23 February 1951
9 January 2011 (aged 59)
Debbie Friedman was one of the most popular and influential creators of Jewish music in North America in the past 30~35 years. Born in 1952and raised in Minneapolis, Debbie began song leading at Reform Jewish youth summer camps in the late 1960s including the National Federation of Temple Youth national leadership camp in Warwick, NY. Her style brought the traditional Jewish spiritual practice of singing Biblical verses and sacred phrases of liturgical prayer into the popular contemporary American folk-rock musical genre. Over the years, she produced a tremendous output of enormously popular pieces, many of which have been adopted into the regular prayer practice of hundreds, even thousands, of synagogues so that many in the younger generation don't recognize them as innovative at all but think of them as "the tradition". Debbie Friedman performed in thousands of concerts all over the world. She was also a teacher and cantor at the New Reform Congregation in Los Angeles, California, as well as being involved in the multi-faith center of worship that has risen out of the ruins of the World Trade Center area. She directed the music program at the Olin-Sang-Ruby Union Institute in Oconomowoc, Wisconsin, creating an annual songleading and music workshop there entitled Hava Nashira. Friedman inspired dozens of younger proteges and influenced an entire generation or more of North American Jewish music.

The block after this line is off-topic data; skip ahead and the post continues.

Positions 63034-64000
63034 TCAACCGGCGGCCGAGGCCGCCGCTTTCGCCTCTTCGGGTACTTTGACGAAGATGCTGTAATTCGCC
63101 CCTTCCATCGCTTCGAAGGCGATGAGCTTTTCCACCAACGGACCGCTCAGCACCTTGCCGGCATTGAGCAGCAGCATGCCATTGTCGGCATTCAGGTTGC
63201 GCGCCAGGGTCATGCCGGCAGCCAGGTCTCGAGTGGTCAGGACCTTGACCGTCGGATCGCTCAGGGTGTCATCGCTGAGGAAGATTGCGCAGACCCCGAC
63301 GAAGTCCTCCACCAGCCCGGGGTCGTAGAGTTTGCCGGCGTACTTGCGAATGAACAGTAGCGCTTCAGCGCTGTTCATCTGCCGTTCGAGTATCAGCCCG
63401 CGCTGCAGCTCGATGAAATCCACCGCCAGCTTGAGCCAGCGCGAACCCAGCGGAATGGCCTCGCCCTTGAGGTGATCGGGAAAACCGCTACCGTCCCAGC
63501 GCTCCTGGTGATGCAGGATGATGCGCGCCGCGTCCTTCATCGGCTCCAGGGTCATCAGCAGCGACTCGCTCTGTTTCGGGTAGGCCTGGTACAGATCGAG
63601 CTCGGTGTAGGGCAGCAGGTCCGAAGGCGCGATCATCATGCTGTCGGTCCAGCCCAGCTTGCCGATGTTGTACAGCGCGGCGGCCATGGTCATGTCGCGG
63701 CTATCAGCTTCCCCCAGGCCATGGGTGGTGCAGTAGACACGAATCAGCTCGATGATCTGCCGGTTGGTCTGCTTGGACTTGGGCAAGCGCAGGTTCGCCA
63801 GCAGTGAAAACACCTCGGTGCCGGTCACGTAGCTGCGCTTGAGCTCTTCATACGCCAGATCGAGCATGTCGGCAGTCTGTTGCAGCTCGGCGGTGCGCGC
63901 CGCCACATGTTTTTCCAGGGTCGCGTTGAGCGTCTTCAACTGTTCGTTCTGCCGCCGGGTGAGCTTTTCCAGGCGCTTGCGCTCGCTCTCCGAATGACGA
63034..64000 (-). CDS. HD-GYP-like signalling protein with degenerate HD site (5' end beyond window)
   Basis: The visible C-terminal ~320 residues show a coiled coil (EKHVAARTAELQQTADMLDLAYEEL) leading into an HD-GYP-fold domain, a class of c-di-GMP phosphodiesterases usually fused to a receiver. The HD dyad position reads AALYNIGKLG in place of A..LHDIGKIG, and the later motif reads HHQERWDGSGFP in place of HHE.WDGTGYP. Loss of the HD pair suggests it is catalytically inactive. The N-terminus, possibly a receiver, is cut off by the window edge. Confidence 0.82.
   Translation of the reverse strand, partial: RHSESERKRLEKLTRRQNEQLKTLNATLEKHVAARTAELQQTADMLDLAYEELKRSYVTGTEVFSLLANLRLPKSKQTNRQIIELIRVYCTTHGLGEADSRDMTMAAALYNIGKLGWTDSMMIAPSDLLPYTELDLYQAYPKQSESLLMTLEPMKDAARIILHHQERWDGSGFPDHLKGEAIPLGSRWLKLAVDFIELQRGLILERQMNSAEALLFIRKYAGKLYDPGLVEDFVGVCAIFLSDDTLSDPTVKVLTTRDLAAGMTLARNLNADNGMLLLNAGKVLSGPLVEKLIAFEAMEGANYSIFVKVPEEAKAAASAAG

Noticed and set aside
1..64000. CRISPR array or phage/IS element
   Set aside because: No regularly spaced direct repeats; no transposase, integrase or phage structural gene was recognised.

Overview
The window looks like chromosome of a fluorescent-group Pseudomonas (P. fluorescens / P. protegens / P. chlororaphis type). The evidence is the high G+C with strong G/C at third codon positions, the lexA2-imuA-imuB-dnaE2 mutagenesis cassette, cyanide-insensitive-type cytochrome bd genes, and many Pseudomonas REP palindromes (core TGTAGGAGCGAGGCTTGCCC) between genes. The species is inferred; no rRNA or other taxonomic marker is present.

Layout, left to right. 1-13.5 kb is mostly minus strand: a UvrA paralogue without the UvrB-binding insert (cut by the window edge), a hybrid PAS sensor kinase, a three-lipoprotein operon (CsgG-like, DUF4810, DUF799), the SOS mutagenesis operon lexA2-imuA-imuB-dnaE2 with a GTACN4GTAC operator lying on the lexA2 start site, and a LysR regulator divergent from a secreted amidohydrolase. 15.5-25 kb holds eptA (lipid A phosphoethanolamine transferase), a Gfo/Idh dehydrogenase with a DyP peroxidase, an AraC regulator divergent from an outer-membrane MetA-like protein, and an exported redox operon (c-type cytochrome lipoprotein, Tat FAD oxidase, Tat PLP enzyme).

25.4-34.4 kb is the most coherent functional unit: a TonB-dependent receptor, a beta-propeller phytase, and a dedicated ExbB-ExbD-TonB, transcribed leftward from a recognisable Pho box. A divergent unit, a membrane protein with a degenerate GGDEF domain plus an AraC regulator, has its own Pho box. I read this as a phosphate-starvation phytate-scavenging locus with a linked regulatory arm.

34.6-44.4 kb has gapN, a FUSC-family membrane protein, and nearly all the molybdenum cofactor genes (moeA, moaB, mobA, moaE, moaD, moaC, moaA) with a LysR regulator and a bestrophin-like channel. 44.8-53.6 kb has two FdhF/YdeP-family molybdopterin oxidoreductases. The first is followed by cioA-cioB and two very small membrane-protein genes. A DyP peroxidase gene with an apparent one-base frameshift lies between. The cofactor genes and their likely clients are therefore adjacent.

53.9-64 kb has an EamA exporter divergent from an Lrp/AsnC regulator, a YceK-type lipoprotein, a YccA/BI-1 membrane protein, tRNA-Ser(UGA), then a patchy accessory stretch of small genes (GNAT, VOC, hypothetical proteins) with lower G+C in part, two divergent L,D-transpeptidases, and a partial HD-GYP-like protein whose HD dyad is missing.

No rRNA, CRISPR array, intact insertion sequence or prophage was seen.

While she often performed concerts both solo and with a trio at the national conventions of major Jewish organizations, in synagogues, schools, youth camps and festivals, she also appeared at prestigious venues such as Carnegie Hall, where she recorded a live CD in 1996. "Mi Shebeirach", a song of healing, is one of the most beautiful numbers that have appeared on some 20 Friedman releases.
Sadly, Debbie passed away on January 10, 2011.
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